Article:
Throws:
      StringConcatException - If any of the linkage invariants described here are violated, or the lookup context does not have private access privileges.
      NullPointerException - If any of the incoming arguments is null. This will never happen when a bootstrap method is called with invokedynamic.
      See Java Language Specification:
      5.1.11 String Conversion
      15.18.1 String Concatenation Operator +
    • makeConcatWithConstants

      public static CallSite makeConcatWithConstants​(MethodHandles.Lookup lookup, String name, MethodType concatType, String recipe, Object... constants) throws StringConcatException
      Facilitates the creation of optimized String concatenation methods, that can be used to efficiently concatenate a known number of arguments of known types, possibly after type adaptation and partial evaluation of arguments. Typically used as a bootstrap method for invokedynamic call sites, to support the string concatenation feature of the Java Programming Language.

      When the target of the CallSite returned from this method is invoked, it returns the result of String concatenation, taking all function arguments and constants passed to the linkage method as inputs for concatenation. The target signature is given by concatType, and does not include constants. For a target accepting:

      • zero inputs, concatenation results in an empty string;
      • one input, concatenation results in the single input converted as per JLS 5.1.11 "String Conversion"; otherwise
      • two or more inputs, the inputs are concatenated as per requirements stated in JLS 15.18.1 "String Concatenation Operator +". The inputs are converted as per JLS 5.1.11 "String Conversion", and combined from left to right.

      The concatenation recipe is a String description for the way to construct a concatenated String from the arguments and constants. The recipe is processed from left to right, and each character represents an input to concatenation. Recipe characters mean:

      • \1 (Unicode point 0001): an ordinary argument. This input is passed through dynamic argument, and is provided during the concatenation method invocation. This input can be null.
      • \2 (Unicode point 0002): a constant. This input passed through static bootstrap argument. This constant can be any value representable in constant pool. If necessary, the factory would call toString to perform a one-time String conversion.
      • Any other char value: a single character constant.

      Assume the linkage arguments are as follows:

      • concatType, describing the CallSite signature
      • recipe, describing the String recipe
      • constants, the vararg array of constants

      Then the following linkage invariants must hold:

      • The number of parameter slots in concatType is less than or equal to 200
      • The parameter count in concatType is equal to number of \1 tags in recipe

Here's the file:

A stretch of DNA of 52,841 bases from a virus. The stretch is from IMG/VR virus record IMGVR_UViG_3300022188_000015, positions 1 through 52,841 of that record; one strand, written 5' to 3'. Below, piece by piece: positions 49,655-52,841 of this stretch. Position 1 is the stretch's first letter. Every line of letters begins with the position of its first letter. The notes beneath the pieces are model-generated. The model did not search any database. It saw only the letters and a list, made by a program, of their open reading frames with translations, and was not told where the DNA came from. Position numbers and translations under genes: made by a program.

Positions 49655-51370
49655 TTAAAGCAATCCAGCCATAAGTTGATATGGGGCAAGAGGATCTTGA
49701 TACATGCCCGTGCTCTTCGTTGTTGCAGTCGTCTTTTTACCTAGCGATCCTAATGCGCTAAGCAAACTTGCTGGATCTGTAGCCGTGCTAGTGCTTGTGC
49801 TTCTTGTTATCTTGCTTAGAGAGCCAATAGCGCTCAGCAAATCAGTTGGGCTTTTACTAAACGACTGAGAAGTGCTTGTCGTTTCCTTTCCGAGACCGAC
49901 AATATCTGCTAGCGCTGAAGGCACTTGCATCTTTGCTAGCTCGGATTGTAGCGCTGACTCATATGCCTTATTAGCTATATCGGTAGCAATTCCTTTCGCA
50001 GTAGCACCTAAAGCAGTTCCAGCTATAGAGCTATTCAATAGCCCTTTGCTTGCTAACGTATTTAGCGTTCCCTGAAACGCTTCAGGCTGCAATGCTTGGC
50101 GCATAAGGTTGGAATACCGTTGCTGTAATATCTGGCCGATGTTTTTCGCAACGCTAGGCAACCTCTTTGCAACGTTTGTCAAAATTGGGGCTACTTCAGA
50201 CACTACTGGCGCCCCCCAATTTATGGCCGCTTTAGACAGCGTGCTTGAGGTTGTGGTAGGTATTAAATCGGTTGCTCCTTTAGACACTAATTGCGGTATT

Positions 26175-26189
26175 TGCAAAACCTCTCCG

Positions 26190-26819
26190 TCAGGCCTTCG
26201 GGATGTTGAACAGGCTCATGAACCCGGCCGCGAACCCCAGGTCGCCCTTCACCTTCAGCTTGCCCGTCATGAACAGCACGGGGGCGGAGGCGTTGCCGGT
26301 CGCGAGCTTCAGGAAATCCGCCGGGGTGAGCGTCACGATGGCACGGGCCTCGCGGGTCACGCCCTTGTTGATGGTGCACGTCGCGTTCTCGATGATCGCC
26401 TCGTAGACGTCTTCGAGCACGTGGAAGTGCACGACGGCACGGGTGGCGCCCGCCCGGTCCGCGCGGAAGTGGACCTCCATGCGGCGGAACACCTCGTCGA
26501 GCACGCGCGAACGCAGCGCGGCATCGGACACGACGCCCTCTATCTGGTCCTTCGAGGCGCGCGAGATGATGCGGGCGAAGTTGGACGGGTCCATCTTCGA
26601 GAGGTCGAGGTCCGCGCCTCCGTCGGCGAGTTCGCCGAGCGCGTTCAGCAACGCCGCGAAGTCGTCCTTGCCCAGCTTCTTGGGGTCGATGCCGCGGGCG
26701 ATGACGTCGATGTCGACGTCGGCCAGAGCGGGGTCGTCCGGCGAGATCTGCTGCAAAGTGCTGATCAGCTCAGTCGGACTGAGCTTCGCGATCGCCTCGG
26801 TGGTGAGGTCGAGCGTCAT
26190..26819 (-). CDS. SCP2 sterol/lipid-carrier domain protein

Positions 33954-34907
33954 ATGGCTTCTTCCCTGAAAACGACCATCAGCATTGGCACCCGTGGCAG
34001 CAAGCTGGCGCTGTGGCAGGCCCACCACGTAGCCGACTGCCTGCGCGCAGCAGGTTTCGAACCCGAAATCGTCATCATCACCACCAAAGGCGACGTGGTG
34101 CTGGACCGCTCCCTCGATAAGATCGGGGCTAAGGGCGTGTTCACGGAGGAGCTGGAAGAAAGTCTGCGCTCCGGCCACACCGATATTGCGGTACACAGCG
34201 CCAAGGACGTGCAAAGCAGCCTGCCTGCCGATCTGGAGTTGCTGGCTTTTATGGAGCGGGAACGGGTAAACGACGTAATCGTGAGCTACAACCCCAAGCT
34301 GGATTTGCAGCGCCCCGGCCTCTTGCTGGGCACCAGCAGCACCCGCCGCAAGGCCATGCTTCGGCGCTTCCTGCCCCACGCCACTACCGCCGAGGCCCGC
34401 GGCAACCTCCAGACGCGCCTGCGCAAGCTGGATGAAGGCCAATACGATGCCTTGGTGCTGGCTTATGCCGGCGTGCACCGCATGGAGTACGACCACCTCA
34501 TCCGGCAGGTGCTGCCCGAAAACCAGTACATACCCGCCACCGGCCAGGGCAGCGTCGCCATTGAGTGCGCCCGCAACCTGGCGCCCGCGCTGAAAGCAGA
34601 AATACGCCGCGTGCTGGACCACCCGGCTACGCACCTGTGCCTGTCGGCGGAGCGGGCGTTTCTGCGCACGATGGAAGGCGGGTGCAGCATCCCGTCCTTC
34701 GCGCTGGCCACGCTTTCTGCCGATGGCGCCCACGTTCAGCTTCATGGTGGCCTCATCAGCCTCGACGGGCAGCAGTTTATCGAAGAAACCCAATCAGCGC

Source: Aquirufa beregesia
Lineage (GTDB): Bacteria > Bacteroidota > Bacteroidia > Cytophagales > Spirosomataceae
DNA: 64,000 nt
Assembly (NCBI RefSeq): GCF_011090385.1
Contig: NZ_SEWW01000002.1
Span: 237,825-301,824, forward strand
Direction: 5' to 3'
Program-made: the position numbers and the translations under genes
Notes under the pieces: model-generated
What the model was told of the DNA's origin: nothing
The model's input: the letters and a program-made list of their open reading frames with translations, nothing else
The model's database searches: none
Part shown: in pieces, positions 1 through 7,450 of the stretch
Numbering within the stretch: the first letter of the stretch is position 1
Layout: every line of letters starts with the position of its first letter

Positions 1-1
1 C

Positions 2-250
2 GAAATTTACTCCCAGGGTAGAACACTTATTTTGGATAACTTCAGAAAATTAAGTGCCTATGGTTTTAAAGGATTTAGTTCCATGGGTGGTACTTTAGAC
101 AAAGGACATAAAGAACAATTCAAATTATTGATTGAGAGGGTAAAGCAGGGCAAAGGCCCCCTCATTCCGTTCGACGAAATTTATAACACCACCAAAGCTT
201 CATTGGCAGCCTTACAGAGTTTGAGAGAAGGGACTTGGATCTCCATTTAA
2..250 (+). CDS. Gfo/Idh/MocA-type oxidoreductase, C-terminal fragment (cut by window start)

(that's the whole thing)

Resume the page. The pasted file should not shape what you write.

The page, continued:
• The return type in concatType is assignable from String, and matches the return type of the returned MethodHandle
      • The number of elements in constants is equal to number of \2 tags in recipe

      API Note:
      Code generators have three distinct ways to process a constant string operand S in a string concatenation expression. First, S can be materialized as a reference (using ldc) and passed as an ordinary argument (recipe '\1'). Or, S can be stored in the constant pool and passed as a constant (recipe '\2') . Finally, if S contains neither of the recipe tag characters ('\1', '\2') then S can be interpolated into the recipe itself, causing its characters to be inserted into the result.
      Parameters:
      lookup - Represents a lookup context with the accessibility privileges of the caller. Specifically, the lookup context must have full privilege access. When used with invokedynamic, this is stacked automatically by the VM.
      name - The name of the method to implement. This name is arbitrary, and has no meaning for this linkage method. When used with invokedynamic, this is provided by the NameAndType of the InvokeDynamic structure and is stacked automatically by the VM.
      concatType - The expected signature of the CallSite. The parameter types represent the types of dynamic concatenation arguments; the return type is always assignable from String. When used with invokedynamic, this is provided by the NameAndType of the InvokeDynamic structure and is stacked automatically by the VM.
      recipe - Concatenation recipe, described above.
      constants - A vararg parameter representing the constants passed to the linkage method.
      Returns:
      a CallSite whose target can be used to perform String concatenation, with dynamic concatenation arguments described by the given concatType.
      Throws:
      StringConcatException - If any of the linkage invariants described here are violated, or the lookup context does not have private access privileges.
      NullPointerException - If any of the incoming arguments is null, or any constant in recipe is null. This will never happen when a bootstrap method is called with invokedynamic.
      See Java Language Specification:
      5.1.11 String Conversion
      15.18.1 String Concatenation Operator +